First-round leader Matt NeSmith of South Carolina
(Photo by Jeff Haynes of the USGA)
OLYMPIA FIELDS, Ill. — Matt NeSmith, 21, of North Augusta, S.C., shot a 5-under-par 65 Monday to lead the field of 312 competitors in the 2015 U.S. Amateur Championship after the first day of stroke play at Olympia Fields Country Club.
NeSmith, a senior at the University of South Carolina who won The Players Amateur earlier this year, posted six birdies, including four in his first nine holes, and one bogey on the South Course for a one-stroke lead over four players.
“I got off to a good start, birdied 11,” said NeSmith, a third-team All-America selection in 2015 who won the Southeastern Conference Championship. “It was a birdie pin and I hit a good tee shot, so I kind of expected that after being in the middle of the fairway. And then hit it really close on 13 and got on a little bit of a run.”
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NeSmith, who qualified for the 2015 U.S. Open at Chambers Bay and is playing in his third consecutive U.S. Amateur, leads a group of four players at 66: Lee McCoy, 21, of Athens, Ga., a 2015 USA Walker Cup Team member, and Nathan Yankovich, 21, of Blacklick, Ohio, who both played the South Course; and Ryan Ruffels, 17, of Australia, and Kenta Kinoshi, 21, of Japan, who played the North Course, host to two previous U.S. Opens in 1928 and 2003.
“I think it helped playing the Open,” said NeSmith. “It kind of made this not as big – I mean, big, but I’m not as nervous, I’m not as fidgety. I was able to relax a little bit more and play a great round of golf.”
The 2015 U.S. Amateur Championship consists of 36 holes of stroke play (18 holes on each of Olympia Fields’ North and South Courses), followed by six rounds of match play (all on the North Course), with the championship scheduled to conclude with a 36-hole final on Sunday.
Ruffels, the son of two tennis professionals who played with 2015 PGA champion and fellow Aussie Jason Day in a practice round for the 2015 Canadian Open, admitted that his putting positioned him for his four-birdie, no-bogey round.
“I made a lot of 10- to 12-foot par putts, which is big just to keep a bit of momentum going,” said Ruffels, whose birdie putts ranged from 10 to 35 feet. “Around the North Course, which is so hard, if you drop [a shot], it's very easy to drop one on the next, too, and it kind of just rolls on from there. So the more you can save, the better.”McCoy, who qualified for the 2015 U.S. Open and was co-medalist at the 2014 U.S. Amateur, tallied six birdies and two bogeys.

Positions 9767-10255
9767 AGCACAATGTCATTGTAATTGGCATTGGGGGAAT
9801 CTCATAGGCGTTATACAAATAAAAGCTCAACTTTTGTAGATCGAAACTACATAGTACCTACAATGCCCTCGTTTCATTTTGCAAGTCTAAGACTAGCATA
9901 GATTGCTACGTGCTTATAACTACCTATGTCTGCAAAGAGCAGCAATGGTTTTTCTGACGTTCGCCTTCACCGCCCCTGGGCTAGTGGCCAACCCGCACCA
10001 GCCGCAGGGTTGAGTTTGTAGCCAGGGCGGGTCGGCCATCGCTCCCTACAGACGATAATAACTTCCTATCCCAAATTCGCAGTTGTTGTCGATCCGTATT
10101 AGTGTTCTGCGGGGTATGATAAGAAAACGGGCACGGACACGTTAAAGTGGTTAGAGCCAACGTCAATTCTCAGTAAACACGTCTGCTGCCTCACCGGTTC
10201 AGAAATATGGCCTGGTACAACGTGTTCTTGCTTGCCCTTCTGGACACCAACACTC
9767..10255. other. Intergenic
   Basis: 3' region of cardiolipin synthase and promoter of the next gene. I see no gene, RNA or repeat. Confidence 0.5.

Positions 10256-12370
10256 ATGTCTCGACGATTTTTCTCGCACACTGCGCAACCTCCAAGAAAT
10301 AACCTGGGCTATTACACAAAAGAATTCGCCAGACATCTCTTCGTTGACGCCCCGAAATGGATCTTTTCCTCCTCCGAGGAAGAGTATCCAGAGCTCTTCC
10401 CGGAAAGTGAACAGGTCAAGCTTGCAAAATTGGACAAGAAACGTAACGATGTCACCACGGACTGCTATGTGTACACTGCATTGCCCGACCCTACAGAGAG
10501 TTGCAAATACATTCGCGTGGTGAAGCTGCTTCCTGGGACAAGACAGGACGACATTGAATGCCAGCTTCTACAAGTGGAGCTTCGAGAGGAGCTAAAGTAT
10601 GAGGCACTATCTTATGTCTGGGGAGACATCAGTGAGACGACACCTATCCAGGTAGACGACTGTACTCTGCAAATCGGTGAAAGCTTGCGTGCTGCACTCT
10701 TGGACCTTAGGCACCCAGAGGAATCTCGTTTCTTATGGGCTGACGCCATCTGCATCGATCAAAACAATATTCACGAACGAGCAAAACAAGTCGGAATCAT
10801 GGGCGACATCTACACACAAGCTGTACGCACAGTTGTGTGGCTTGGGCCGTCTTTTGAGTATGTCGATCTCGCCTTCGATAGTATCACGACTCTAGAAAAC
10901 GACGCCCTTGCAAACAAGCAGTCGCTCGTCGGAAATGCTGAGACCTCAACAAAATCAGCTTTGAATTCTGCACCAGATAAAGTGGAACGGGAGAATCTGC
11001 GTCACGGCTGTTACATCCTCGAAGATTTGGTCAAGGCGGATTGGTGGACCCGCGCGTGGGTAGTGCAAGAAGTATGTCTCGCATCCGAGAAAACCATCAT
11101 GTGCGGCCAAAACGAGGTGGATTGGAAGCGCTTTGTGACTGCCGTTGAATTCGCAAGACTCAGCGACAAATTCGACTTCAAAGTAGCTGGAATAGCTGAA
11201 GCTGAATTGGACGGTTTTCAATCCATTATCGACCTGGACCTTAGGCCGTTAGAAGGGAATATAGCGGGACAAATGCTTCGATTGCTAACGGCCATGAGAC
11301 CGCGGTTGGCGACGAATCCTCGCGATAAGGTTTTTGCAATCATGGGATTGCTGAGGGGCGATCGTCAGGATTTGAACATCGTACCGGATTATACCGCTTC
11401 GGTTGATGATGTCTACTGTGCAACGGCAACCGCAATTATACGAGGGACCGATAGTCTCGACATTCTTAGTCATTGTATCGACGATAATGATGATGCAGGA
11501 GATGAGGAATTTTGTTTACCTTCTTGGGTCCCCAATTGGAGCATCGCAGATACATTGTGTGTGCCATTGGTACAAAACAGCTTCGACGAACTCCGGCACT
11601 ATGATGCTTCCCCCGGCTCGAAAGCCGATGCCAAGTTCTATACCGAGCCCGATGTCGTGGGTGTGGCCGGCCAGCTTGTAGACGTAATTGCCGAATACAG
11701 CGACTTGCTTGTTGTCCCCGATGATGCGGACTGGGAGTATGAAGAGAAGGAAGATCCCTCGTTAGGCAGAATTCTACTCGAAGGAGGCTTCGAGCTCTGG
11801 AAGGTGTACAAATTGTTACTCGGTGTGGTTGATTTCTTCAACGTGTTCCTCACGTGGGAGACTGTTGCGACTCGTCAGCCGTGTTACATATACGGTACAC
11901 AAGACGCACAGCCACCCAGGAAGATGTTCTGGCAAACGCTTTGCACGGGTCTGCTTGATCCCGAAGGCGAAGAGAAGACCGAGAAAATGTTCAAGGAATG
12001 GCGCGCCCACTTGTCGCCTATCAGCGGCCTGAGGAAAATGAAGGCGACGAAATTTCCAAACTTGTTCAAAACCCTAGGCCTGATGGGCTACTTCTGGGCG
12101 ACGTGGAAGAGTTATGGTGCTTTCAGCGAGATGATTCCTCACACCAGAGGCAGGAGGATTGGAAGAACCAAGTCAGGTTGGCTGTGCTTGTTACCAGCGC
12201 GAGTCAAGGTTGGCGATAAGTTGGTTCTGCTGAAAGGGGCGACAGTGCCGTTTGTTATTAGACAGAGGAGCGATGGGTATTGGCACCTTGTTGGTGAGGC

“I was hitting it about as crooked as I ever have, and honestly it was one of the best scoring nines I've ever had,” said McCoy, a first-team All-American at the University of Georgia, of his outward nine of 35. “I left a shot in a bunker on 1 and got up-and-down for bogey, and then, I was hitting it everywhere and just scraping pars like I've hardly ever done before. If I would have shot 3 or 4 over on the front, I don't think I would have gone and made as many birdies on the back. It was definitely a good mental test today.”
Trailing NeSmith by two at 3-under-par 67 are David Oraee, of Greeley, Colo.; Brett Coletta, of Australia; and Sepp Straka of Valdosta, Ga.
Among nine players at 2-under 68 are 2014 U.S. Mid-Amateur champion Scott Harvey, of Greensboro, N.C.; Nick Hardy, a University of Illinois player from Northbrook, Ill.; and Robby Shelton, a first-team All-American at the University of Alabama from Wilmer, Ala., who finished third in the PGA Tour’s Barbasol Championship in July, the first top-three Tour finish for an amateur since Phil Mickelson in 1991.
Defending champion Gunn Yang of the Republic of Korea shot a 3-over 73 on the North Course as he starts his bid to become the first repeat U.S. Amateur champion since Tiger Woods in 1996.
ABOUT THE U.S. Amateur
The U.S. Amateur, the oldest USGA
championship, was first played in 1895 at
Newport Golf Club in Rhode Island. The
which has no age restriction, is open to
with a Handicap Index of 2.4 or lower. It is
of 14 national championships conducted
annually by the USGA, 10 of which are
for amateurs. It is the pre-eminent
competition in the world.
Applications are typically placed online in the spring
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